Cerebellar Pathology in Early Onset and Late Onset Essential Tremor

Sheng Han Kuo, Jie Wang, William J. Tate, Ming Kai Pan, Geoffrey C. Kelly, Jesus Gutierrez, Etty P. Cortes, Jean Paul G. Vonsattel, Elan D. Louis, Phyllis L. Faust

Research output: Contribution to journalArticlepeer-review

32 Scopus citations


Early onset and late onset essential tremor (ET) cases differ in several respects. Whether they differ with respect to cerebellar pathologic changes remains to be determined. We quantified a broad range of postmortem features (Purkinje cell (PC) counts, PC axonal torpedoes and associated axonal changes, heterotopic PCs, and hairy basket ratings) in 30 ET cases with age of tremor onset <50 years, 30 ET cases with age of tremor onset ≥50 years, and 30 controls (total n = 90). We also used two alternative age of onset cut-points (<40 vs. ≥40 years, and <60 vs. ≥60 years) to define early onset vs. late onset ET. We found that ET cases with tremor onset <50 years and tremor onset ≥50 years had similar PC counts (8.78 ± 1.70 vs. 8.86 ± 1.24, p = 0.839), PC axonal torpedo counts (17.87 ± 18.27 [median =13.00] vs. 12.90 ± 10.60 [median =9.0], p = 0.486) and associated axonal pathology (all p values >0.05), heterotopic PC counts (9.90 ± 11.55 [median =6.00] vs. 5.40 ± 5.10 [median =3.50], p = 0.092), and hairy basket ratings (1.95 ± 0.62 [median =2.00] vs. 2.05 ± 0.92 [median =2.00], p = 0.314). When using the age of onset cut-points of 40 or 60 years, results were similar. Early onset and late onset ET cases share similar cerebellar postmortem features. These data do not support the notion that these age-of-onset related forms of ET represent distinct clinical-pathological entities.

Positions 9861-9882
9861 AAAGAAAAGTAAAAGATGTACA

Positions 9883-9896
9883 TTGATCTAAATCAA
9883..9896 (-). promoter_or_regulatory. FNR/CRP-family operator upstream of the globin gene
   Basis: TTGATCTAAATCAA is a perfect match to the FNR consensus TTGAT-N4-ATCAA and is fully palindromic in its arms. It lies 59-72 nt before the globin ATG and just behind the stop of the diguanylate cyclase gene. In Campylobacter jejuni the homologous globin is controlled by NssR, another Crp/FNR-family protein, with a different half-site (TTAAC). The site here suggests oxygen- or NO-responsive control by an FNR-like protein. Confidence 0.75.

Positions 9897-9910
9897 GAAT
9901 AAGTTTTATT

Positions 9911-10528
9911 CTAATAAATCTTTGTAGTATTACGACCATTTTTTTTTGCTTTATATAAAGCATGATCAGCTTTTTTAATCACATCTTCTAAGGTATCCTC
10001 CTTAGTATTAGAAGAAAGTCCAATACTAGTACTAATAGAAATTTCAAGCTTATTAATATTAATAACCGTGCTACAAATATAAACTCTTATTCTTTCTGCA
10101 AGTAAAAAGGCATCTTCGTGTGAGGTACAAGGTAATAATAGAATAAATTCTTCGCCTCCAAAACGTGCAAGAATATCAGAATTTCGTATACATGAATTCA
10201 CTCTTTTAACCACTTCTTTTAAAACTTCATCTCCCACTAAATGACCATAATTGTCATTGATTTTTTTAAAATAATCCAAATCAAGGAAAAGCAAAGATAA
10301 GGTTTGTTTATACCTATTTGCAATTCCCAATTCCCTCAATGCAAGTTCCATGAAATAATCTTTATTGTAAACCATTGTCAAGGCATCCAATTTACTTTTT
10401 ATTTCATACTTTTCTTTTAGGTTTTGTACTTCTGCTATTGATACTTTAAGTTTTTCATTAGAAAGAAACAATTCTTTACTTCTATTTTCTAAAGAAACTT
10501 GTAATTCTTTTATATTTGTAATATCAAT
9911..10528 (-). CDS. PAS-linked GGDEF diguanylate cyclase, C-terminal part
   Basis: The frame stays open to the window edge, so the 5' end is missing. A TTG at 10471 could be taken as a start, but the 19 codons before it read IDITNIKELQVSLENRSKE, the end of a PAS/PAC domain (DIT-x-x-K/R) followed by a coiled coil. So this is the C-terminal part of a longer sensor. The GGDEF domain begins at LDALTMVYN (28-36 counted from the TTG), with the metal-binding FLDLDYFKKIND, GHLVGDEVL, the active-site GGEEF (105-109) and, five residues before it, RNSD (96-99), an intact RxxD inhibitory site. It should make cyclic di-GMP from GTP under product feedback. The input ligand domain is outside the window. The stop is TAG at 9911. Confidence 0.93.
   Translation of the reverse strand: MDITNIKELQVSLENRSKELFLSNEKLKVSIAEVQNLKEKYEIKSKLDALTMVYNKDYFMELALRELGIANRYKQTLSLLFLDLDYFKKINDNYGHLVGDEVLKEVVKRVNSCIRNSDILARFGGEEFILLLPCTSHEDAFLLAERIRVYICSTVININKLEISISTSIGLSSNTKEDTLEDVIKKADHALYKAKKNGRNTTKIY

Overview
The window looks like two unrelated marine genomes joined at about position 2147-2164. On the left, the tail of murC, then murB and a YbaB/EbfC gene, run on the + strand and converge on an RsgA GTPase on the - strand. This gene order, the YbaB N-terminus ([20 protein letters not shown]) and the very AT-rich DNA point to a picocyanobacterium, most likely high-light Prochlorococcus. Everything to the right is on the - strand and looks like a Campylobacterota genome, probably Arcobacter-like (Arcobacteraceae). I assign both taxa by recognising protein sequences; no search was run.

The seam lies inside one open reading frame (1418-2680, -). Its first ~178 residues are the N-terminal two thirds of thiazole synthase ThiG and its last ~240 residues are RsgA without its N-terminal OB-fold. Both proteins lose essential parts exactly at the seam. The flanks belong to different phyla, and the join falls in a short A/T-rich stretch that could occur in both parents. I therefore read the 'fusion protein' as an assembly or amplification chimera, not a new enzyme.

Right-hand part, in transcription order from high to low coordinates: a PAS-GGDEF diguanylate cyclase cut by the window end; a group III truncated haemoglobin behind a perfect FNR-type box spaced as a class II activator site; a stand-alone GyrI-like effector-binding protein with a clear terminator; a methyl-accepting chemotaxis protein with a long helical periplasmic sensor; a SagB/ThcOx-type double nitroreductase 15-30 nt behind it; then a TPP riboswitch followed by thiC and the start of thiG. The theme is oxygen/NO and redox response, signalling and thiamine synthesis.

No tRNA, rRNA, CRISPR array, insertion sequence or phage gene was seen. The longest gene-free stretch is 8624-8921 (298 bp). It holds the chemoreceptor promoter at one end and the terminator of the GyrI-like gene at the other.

Original languageEnglish (US)
Pages (from-to)473-482
Number of pages10
Issue number2
StatePublished - Apr 1 2017
Externally publishedYes


  • Age of onset
  • Cerebellum
  • Essential tremor
  • Neurodegenerative
  • Pathology
  • Purkinje cell

ASJC Scopus subject areas

  • Neurology
  • Clinical Neurology


Dive into the research topics of 'Cerebellar Pathology in Early Onset and Late Onset Essential Tremor'. Together they form a unique fingerprint.

Cite this